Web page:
Offline bring_it_on

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Re: US Prompt Global Strike Capability
« Reply #978 on: February 26, 2019, 08:58:30 pm »
2/26/19

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Lockheed Martin Space, Littleton, Colorado, is awarded a maximum amount $846,030,000 un-priced letter contract modification PH0001 to a previously awarded and announced un-priced letter contract (N00030-19-C-0025) for the design, development, build and integration of large diameter rocket motors, associated missile body flight articles, and related support equipment for Navy Intermediate Range Conventional Prompt Strike Weapon System flight test demonstrations. Work will be performed at Littleton, Colorado, with an expected completion date of Jan. 1, 2024. Fiscal 2018 research, development, test, and evaluation funds in the amount of $20,000,000 are obligated on this award, which will expire at the end of the current fiscal year. Fiscal 2019 research, development, test, and evaluation funds in the amount of $67,000,000 are being obligated on this award, which will not expire at the end of the current fiscal year. Strategic Systems Programs, Washington, District of Columbia, is the contracting activity.

Old radar types never die; they just phased array - Unknown

Offline seruriermarshal

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Re: US Prompt Global Strike Capability
« Reply #979 on: February 27, 2019, 04:13:41 pm »
ARRW or TBG

Offline Flyaway

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Re: US Prompt Global Strike Capability
« Reply #980 on: March 06, 2019, 02:27:31 pm »
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Defense contractor Raytheon just signed a $63.3 million contract with the Defense Advanced Research Projects Agency (DARPA) to develop a “tactical boost glide” (TBG) hypersonic weapons program.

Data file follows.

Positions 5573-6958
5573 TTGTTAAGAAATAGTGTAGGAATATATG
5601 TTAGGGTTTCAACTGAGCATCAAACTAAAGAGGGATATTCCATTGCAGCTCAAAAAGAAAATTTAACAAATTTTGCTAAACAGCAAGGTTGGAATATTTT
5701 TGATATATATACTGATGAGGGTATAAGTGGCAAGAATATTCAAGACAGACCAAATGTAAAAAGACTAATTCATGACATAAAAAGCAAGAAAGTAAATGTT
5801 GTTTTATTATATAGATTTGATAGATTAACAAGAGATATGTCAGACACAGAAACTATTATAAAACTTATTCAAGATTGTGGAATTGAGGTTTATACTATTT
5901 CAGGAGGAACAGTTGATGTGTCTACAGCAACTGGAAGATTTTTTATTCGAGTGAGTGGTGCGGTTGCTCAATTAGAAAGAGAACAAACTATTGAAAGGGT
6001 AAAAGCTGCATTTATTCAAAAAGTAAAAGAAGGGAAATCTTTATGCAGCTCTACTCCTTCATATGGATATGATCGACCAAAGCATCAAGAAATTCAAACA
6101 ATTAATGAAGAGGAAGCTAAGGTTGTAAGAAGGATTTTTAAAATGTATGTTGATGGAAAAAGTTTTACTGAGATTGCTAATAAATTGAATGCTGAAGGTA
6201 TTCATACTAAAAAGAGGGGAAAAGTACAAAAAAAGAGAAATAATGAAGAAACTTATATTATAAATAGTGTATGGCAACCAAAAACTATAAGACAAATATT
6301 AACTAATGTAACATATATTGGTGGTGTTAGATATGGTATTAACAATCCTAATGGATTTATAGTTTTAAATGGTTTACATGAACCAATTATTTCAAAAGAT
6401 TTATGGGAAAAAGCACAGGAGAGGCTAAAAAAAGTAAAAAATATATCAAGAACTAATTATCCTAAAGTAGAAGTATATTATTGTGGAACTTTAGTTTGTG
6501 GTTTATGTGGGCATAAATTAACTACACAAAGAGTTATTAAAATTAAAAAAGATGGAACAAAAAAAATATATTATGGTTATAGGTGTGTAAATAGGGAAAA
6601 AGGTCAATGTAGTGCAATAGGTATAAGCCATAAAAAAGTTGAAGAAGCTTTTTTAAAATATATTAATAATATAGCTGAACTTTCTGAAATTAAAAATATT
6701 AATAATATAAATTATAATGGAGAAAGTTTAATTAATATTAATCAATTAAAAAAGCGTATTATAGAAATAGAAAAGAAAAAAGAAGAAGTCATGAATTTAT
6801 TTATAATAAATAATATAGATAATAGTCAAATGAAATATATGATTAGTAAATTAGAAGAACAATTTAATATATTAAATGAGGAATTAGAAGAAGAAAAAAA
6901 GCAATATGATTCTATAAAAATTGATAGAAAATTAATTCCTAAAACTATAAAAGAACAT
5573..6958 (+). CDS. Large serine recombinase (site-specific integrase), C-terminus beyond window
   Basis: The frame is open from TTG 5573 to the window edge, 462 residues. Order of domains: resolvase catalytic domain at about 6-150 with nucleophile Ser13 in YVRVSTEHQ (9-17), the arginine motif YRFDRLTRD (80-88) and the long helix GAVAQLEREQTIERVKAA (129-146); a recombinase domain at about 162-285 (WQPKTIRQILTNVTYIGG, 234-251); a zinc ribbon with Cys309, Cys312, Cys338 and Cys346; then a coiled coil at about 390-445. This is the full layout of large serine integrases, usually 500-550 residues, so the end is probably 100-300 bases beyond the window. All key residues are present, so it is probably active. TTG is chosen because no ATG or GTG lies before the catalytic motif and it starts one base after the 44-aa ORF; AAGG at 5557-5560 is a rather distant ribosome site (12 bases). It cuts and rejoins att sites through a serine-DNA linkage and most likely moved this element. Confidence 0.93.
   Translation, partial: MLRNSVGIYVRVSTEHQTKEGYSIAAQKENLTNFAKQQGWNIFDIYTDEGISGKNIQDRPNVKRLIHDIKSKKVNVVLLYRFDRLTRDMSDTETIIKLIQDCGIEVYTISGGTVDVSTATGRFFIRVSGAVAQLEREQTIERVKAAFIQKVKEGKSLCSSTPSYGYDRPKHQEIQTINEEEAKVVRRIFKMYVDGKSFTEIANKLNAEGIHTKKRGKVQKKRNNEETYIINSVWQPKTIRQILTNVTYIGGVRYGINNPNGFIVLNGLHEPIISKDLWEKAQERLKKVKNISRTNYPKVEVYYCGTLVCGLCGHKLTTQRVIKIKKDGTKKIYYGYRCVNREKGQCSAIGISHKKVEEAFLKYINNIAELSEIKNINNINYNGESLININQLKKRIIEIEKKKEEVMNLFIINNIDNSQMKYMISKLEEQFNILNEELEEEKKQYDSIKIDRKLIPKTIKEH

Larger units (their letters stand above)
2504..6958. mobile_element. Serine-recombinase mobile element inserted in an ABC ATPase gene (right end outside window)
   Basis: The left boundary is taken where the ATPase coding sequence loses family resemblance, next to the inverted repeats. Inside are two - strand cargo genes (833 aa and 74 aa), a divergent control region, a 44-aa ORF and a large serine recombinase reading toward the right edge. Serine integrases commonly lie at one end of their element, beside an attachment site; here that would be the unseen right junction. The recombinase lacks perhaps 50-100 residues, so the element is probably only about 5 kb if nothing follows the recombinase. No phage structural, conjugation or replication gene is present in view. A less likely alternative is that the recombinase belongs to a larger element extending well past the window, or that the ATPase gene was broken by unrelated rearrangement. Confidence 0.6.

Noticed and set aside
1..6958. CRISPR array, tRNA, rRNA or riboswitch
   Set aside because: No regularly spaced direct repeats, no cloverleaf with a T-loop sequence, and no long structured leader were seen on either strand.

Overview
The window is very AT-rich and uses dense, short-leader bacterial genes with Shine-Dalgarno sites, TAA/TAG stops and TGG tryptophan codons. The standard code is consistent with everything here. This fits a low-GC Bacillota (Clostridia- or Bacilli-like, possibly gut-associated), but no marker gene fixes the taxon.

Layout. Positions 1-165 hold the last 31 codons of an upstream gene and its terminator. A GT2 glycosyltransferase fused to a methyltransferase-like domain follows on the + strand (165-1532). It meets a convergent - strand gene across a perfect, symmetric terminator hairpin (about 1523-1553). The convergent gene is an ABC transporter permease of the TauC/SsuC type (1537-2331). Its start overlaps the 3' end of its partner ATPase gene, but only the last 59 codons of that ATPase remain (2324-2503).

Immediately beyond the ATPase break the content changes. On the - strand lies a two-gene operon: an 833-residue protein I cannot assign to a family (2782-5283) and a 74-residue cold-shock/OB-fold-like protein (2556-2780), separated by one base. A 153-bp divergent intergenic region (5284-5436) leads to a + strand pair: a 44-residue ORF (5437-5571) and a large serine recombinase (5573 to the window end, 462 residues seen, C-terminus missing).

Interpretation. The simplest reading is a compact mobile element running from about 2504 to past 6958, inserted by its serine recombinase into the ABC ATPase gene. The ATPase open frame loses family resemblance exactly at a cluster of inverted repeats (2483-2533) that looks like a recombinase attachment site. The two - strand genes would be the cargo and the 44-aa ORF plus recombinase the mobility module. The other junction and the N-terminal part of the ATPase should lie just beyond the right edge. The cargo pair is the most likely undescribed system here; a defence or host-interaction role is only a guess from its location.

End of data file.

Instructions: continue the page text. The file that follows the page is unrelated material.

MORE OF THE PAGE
The weapon system could reach hypersonic speeds of up to five times the sound barrier thanks to a rocket engine. A payload will then glide the rest of the way to the intended target — completely unpowered, without the ability to accelerate again. But operators will be able to maneuver it from a distance.

https://futurism.com/the-byte/raytheon-hypersonic-tactical-boost-glide

Offline DrRansom

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Re: US Prompt Global Strike Capability
« Reply #981 on: March 06, 2019, 05:43:09 pm »
seruriermarshal - where are those pictures from and what stand?

Offline bring_it_on

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Re: US Prompt Global Strike Capability
« Reply #982 on: March 06, 2019, 06:17:53 pm »
Those appear to be HTV2 pictures from the AFA"s AWS19 floor..

Source - https://twitter.com/TheDEWLine/status/1100892943995539456
« Last Edit: March 06, 2019, 06:20:58 pm by bring_it_on »
Old radar types never die; they just phased array - Unknown

Offline Flyaway

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Re: US Prompt Global Strike Capability
« Reply #983 on: March 07, 2019, 02:18:54 am »
Quote
The
@AFResearchLab
, which is having a busy week, released a new video showing the X-60A concept for a liquid fuel rocket testbed for hypersonic flight conditions. The X-60A also just passed a critical design review.

https://twitter.com/TheDEWLine/status/1103454266428178433


Offline sferrin

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"DARPA Hard"  It ain't what it use to be.

Offline sferrin

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Re: US Prompt Global Strike Capability
« Reply #985 on: March 22, 2019, 02:37:06 pm »
"In enemy hands, the new class of hypersonic speed maneuvering missiles may pose the greatest threat to the U.S. Navy’s heavily defended battle groups. At the same time, designing a hypersonic glide vehicle compatible with a submarine’s underwater launching system presents the hardest engineering task in a technology area that has eluded American mastery for decades.